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May 31, 2004, 8:30 P.M.

Playing at Politics: We have an interesting situation developing in our local government here in Laconia, and it should have people paying attention. When, our Laconia city council couldnít agree on a budget, and some members walked out. Having supported the walkout of Texas democrats who opposed the Republican redistricting plan which was aimed at putting many of them out of office, I found it hard to be too tough on our recalcitrant counselors. What has followed however leads me to believe that the walkout was more a temper tantrum than a political strategy.

Since the walkout, the council has passed the budget presented by the Mayor, after the Council failed to come to an agreement on its own spending plan. That budget, I might add, was well crafted and logical in scope. In case no one noticed, it was also in keeping with the non-binding consensus of the council to keep the budget within a 1.5 percent increase. The Mayor's budget used savings in insurance premiums to fund portions of the budget and it allowed the School District to do the same. It also allowed some long needed municipal projects to go forward as well. In short, the Mayor did what the council could not; he moved the process ahead.

Counselors Cowan, Krahulic and Bolduc lost the vote over the Mayorís budget. They moved no amendments and they offered no concrete or viable alternatives so this loss was inevitable. What they did next was to attack the process. This tactic is divisive and counterproductive. It serves only to prolong a fight already lost and it serves to distract the community from its other pressing business. We should be moving on with issues like Bike Week, paving roads and growing our industrial base. Instead we choose to roll in the muck of accusation and argument. The City has sought and obtained an opinion regarding the legality and propriety of its actions. Those actions have been upheld and validated. The continued focus on perceived improper procedure is wasted energy.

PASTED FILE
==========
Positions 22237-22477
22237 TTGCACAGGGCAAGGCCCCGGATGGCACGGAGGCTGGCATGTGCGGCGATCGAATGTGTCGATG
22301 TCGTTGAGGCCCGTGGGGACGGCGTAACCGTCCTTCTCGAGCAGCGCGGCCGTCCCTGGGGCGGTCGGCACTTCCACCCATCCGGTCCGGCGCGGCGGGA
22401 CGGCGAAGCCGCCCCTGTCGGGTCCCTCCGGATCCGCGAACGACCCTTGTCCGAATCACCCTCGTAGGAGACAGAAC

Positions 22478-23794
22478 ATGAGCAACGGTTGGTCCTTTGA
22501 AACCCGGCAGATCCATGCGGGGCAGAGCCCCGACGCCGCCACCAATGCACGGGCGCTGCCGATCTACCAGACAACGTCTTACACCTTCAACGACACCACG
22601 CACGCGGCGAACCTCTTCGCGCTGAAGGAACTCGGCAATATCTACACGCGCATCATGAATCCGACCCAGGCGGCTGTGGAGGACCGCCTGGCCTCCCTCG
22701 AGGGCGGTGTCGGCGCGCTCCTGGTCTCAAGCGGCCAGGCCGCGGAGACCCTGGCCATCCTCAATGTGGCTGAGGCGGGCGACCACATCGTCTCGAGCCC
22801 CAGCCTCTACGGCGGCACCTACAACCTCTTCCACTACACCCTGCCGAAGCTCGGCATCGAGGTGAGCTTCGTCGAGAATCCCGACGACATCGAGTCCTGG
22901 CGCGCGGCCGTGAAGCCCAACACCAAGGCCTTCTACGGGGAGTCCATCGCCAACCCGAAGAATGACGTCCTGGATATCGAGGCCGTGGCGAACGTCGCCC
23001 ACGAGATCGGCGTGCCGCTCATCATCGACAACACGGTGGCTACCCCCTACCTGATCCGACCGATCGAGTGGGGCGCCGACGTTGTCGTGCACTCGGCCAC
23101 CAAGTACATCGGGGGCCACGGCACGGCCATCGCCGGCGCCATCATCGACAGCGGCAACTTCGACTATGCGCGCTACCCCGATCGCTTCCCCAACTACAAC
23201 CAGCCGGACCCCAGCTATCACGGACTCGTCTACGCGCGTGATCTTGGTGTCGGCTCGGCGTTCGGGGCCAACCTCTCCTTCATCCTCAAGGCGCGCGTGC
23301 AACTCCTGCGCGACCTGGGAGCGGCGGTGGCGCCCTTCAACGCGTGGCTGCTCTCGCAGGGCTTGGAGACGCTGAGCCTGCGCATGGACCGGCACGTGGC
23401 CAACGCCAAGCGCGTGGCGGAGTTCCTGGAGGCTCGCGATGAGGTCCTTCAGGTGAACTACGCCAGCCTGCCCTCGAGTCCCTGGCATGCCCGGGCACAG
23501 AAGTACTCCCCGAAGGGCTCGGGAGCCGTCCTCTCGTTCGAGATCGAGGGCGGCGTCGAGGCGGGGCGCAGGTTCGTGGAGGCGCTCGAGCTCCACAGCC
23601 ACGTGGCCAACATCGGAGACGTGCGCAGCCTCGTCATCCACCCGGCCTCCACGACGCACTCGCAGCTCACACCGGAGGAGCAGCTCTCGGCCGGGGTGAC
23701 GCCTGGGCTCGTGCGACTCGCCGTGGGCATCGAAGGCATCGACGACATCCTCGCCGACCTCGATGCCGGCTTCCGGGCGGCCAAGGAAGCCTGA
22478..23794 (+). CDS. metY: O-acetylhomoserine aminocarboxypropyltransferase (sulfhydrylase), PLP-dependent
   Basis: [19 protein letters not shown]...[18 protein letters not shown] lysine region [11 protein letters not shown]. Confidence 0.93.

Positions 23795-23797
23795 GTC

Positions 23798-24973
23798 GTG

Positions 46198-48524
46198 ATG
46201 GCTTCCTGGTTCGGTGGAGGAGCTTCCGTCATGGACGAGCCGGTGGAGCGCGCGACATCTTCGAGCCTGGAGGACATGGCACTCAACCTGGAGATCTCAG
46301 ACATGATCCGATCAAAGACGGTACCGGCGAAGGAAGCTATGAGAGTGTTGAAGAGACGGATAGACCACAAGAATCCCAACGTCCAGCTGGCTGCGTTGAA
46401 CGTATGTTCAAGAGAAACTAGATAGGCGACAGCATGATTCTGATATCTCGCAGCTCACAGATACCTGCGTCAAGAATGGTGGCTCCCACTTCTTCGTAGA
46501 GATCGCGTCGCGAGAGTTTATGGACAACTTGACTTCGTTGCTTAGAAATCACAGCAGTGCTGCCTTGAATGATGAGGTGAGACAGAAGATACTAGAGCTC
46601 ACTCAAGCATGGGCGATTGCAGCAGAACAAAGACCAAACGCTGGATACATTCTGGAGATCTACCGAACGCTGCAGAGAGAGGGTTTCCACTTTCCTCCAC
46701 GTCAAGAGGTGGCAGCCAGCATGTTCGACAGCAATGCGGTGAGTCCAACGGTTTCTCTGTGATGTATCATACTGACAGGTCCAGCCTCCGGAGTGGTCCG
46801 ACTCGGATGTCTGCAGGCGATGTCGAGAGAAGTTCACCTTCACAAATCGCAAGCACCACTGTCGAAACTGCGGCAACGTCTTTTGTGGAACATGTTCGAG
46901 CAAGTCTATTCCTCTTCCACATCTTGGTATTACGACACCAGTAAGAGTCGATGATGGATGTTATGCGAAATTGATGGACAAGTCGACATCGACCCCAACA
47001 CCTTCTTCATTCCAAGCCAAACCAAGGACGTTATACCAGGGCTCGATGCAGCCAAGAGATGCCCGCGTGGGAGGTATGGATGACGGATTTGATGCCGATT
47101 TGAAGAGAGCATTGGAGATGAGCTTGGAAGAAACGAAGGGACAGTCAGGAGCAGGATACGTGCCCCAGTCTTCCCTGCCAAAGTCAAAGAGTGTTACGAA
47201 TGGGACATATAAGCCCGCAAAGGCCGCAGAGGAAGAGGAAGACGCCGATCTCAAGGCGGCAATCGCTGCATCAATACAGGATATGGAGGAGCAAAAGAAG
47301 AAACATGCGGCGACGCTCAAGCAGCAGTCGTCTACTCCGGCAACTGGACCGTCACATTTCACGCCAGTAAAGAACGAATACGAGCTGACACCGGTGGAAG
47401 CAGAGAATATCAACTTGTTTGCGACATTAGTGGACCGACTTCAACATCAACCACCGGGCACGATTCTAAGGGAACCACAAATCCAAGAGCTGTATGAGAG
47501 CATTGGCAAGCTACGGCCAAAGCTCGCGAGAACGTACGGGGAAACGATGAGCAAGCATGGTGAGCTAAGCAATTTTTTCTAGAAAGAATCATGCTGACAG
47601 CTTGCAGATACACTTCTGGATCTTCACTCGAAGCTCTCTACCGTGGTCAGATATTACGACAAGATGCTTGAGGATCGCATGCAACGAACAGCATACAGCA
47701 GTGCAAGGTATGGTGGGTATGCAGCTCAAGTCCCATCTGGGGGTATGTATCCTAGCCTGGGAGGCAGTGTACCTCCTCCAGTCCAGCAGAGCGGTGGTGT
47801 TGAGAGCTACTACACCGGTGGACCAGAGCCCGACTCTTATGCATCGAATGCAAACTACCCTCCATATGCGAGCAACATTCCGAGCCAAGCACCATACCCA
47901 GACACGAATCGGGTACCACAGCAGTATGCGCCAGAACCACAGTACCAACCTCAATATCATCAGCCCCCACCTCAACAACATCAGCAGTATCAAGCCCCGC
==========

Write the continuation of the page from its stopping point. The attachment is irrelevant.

My concern is that the recalcitrant three donít have it in them to move on. They donít understand that in politics as in life, you win some and you lose some. The idea is to maintain a good relationship with your fellow counselors, to respect them and their positions and to attempt to persuade them to the wisdom of your position in the future. Politics is about consensus and you cannot build consensus if you donít have open lines of communication. If you donít talk over issues with your fellow counselors before, between and during meetings, you canít even begin to move issues of importance to your constituents, or the city as a whole, forward if you canít get the votes. You canít begin to get the votes if you canít talk to other counsel members and persuade them of the strength of your position. You might even find that they have a few good ideas of their own.

As most of us who are not at the table see it, there is no major moral high ground issue here. It stinks that we had to get a budget the way we did, but not getting a budget would stink worse, especially when there was no good articulible reason why not. The fact that the council does not have line item control over the budget is a fact of life (and law). So what needed to happen was that the counselors needed to make their arguments for the total appropriation and move on. Itís just not the councilís job to build the districtís budget. Most people are not concerned about the fact that the budget was voted in the way that it was. In fact, most people donít know or donít care. In case anyone hasnít noticed, even if the procedure was wrong (which it was not) the net result might be a do-over with the same result. So what point are we trying to make here?

The only thing that I can see is politics of derisiveness, of negativity and of pessimism. What we need is some forward looking, progressive thinking positive energy aimed at addressing the growth facing the city. Where are the kids moving into all of these proposed developments going to go to school? Can the city services handle the influx of new homes? How do we intend to manage the cityís growth for the benefit of all of us? These are bigger questions than the council is currently asking because it is mired in minutia. The failure to come to the table with a plan or vision of your own, or without a strategy for working with your fellow councilors is wrong and does a disservice to the office that you hold.

Not only is the council at fault. We, the community, let all of this happen. There are lots of reasons why we donít get more involved, but when it comes down to it, none of them are good. At what point are the people in this city who want these critical questions answered going to start asking them, and start stepping up to run for office or to help in electing representatives who will look forward, and not back, to find the answers. I have heard the same voices talking about what the city canít be, what it was and what is wrong with it since I moved here in 1989. I prefer to dwell on where we can go, what we can be and what is good about this place that my family picked as our home. I hope others will choose to do the same. Together we can ensure that our elected representatives are working at politics, rather than playing at it.

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Copyright 2004 Edward Philpot

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